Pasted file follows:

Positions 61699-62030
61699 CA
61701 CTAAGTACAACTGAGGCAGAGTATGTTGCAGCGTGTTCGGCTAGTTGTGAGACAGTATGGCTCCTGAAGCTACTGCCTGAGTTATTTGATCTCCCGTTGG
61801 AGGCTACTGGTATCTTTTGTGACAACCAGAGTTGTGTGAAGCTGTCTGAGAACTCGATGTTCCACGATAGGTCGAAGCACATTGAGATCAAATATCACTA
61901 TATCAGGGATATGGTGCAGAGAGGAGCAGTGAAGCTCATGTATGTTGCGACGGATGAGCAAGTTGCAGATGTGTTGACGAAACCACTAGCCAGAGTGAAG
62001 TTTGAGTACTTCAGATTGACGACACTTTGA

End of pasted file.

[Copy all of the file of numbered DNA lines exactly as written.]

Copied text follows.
Positions 61699-62030
61699 CA
61701 CTAAGTACAACTGAGGCAGAGTATGTTGCAGCGTGTTCGGCTAGTTGTGAGACAGTATGGCTCCTGAAGCTACTGCCTGAGTTATTTGATCTCCCGTTGG
61801 AGGCTACTGGTATCTTTTGTGACAACCAGAGTTGTGTGAAGCTGTCTGAGAACTCGATGTTCCACGATAGGTCGAAGCACATTGAGATCAAATATCACTA
61901 TATCAGGGATATGGTGCAGAGAGGAGCAGTGAAGCTCATGTATGTTGCGACGGATGAGCAAGTTGCAGATGTGTTGACGAAACCACTAGCCAGAGTGAAG
62001 TTTGAGTACTTCAGATTGACGACACTTTGA